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Wilfried Loth

Bio: Wilfried Loth is an academic researcher from University of Duisburg-Essen. The author has contributed to research in topics: European union & Politics. The author has an hindex of 14, co-authored 68 publications receiving 556 citations.


Papers
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Book
01 Jan 1982
TL;DR: The struggle for European Union by political parties and pressure groups in Western European countries 1945-1950 as mentioned in this paper, see Section 3.3.1] and Section 4.1.2
Abstract: 3. The struggle for European Union by political parties and pressure groups in Western European countries 1945-1950

68 citations

Book
11 Sep 2015
TL;DR: The history of the European Union, from Winston Churchill to Jean-Claude Juncker, is described by Steininger and Verheugen as discussed by the authors, who call it "an enlightening work".
Abstract: This is a standard work on the history of the European Union: Initiatives, disputes, and successes, from Winston Churchill to Angela Merkel and Jean-Claude Juncker. "An enlightening work. Required reading for all who doubt the unfinished history of Europe". (Rolf Steininger, Frankfurter Allgemeine Zeitung). "A brilliant work". (Gunter Verheugen, German EU-Commissioner 1999-2009).

38 citations

Book
01 Jan 1988
TL;DR: This paper argued that neither "Soviet Expansionism" nor "American Imperialism" can be seen as the central factor of the Cold War, arguing that neither of them is relevant to the present day.
Abstract: This book should be of interest to students of twentieth century history from introductory to research level. The text argues that neither "Soviet Expansionism" nor "American Imperialism" can be seen as the central factor of the Cold War.

25 citations


Cited by
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Book
31 Aug 2009
TL;DR: Simmons as mentioned in this paper argues that international human rights law has made a positive contribution to the realization of human rights in much of the world, focusing on rights stakeholders rather than United Nations or state pressure, and demonstrates through a combination of statistical analyses and case studies that the ratification of treaties leads to better rights practices on average.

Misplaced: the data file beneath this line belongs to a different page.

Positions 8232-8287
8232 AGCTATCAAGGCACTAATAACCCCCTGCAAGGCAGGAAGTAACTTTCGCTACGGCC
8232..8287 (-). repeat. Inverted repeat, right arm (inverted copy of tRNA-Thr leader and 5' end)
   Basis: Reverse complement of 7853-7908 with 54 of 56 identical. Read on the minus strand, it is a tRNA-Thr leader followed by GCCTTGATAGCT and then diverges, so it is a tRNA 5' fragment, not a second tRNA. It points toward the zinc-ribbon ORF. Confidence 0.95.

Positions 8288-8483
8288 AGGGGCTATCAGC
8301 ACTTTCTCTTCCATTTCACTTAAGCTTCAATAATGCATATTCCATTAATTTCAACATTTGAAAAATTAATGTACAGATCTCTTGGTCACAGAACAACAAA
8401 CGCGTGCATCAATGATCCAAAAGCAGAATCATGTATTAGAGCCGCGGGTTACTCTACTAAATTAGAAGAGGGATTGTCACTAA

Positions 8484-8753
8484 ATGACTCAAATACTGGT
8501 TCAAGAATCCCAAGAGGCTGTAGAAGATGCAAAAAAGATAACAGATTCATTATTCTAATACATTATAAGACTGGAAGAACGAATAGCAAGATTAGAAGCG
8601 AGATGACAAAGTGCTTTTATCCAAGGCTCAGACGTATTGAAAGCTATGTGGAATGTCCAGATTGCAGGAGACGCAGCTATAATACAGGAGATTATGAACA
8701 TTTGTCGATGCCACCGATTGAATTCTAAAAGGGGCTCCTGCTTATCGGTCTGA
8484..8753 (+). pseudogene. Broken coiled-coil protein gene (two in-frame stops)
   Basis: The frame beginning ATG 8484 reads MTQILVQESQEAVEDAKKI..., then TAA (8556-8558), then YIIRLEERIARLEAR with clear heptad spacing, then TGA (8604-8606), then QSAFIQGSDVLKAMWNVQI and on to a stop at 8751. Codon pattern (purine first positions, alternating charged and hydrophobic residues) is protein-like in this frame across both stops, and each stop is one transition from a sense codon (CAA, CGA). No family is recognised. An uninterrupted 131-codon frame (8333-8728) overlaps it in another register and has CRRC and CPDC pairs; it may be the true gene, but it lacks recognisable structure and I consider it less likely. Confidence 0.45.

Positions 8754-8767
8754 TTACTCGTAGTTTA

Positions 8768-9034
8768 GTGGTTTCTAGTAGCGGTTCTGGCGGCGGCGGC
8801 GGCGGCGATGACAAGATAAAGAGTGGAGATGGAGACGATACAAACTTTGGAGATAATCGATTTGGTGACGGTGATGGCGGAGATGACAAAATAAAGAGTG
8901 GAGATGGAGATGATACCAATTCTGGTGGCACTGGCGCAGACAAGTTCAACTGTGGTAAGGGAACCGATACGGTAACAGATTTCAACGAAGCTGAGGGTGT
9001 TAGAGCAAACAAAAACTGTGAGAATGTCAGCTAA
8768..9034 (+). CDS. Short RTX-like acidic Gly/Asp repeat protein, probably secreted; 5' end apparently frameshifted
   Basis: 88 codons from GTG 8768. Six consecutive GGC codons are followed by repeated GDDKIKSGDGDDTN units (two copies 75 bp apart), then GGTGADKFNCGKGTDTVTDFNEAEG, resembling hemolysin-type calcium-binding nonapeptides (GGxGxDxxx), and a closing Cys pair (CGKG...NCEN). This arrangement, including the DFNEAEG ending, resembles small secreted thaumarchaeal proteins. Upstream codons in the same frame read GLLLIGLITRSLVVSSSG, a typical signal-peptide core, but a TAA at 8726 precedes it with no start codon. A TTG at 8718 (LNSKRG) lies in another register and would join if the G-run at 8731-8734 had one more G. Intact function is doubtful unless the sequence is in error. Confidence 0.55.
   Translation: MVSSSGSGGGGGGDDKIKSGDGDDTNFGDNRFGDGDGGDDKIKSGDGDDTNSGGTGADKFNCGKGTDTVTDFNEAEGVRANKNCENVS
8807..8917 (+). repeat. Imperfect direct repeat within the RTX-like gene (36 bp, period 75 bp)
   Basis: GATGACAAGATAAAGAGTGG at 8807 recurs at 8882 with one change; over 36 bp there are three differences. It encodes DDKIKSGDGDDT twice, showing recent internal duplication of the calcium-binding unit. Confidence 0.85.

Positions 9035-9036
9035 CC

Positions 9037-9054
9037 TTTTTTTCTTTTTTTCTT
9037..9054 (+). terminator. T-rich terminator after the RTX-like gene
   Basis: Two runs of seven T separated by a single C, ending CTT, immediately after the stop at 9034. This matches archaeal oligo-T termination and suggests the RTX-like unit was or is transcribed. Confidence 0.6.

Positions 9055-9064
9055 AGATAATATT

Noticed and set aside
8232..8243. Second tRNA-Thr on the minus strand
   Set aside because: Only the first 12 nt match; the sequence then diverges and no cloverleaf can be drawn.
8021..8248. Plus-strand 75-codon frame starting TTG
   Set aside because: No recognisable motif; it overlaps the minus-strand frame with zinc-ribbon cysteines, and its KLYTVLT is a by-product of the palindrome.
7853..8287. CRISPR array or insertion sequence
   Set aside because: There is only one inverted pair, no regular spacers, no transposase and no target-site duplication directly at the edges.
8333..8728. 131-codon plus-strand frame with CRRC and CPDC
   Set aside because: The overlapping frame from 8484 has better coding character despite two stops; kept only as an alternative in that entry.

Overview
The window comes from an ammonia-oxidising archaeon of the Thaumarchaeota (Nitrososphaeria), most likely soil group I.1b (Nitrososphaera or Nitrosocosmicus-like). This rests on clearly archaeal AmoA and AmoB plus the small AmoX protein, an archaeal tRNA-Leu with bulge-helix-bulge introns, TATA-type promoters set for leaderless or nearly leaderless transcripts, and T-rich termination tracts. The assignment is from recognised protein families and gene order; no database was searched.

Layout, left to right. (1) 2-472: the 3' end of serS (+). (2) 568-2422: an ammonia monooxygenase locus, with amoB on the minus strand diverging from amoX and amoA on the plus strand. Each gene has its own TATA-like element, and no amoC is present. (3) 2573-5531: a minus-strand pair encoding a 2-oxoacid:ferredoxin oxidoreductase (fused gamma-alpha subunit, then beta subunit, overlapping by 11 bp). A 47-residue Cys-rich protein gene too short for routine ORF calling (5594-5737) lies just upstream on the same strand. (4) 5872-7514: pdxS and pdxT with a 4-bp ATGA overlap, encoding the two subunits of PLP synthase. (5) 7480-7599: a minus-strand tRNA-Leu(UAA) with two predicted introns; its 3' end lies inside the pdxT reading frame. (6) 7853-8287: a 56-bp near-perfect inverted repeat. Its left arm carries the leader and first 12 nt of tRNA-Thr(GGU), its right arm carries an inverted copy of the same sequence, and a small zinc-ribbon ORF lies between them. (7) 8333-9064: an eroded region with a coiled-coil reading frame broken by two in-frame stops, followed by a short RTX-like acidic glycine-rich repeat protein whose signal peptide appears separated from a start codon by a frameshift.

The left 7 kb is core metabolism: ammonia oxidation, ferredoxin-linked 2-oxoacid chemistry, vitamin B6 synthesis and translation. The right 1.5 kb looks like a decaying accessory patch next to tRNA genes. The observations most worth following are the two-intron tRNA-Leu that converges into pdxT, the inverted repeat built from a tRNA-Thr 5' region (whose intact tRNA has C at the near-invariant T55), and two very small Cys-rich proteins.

Abstract: This volume argues that international human rights law has made a positive contribution to the realization of human rights in much of the world. Although governments sometimes ratify human rights treaties, gambling that they will experience little pressure to comply with them, this is not typically the case. Focusing on rights stakeholders rather than the United Nations or state pressure, Beth Simmons demonstrates through a combination of statistical analyses and case studies that the ratification of treaties leads to better rights practices on average. Simmons argues that international human rights law should get more practical and rhetorical support from the international community as a supplement to broader efforts to address conflict, development, and democratization.

1,136 citations

Posted Content
TL;DR: In this paper, the authors exploit the division of Germany after the Second World War and the reunification of East and West Germany in 1990 as a natural experiment to provide evidence of the importance of market access for economic development.
Abstract: This paper exploits the division of Germany after the Second World War and the reunification of East and West Germany in 1990 as a natural experiment to provide evidence of the importance of market access for economic development. In line with a standard new economic geography model, we find that following division cities in West Germany that were close to the new border between East and West Germany experienced a substantial decline in population growth relative to other West German cities. We provide several pieces of evidence that the decline of the border cities can be entirely accounted for by their loss in market access and is neither driven by differences in industrial structure nor differences in the degree of war related destruction. Finally, we also find some first evidence of a recovery of the border cities after the reunification of East and West Germany.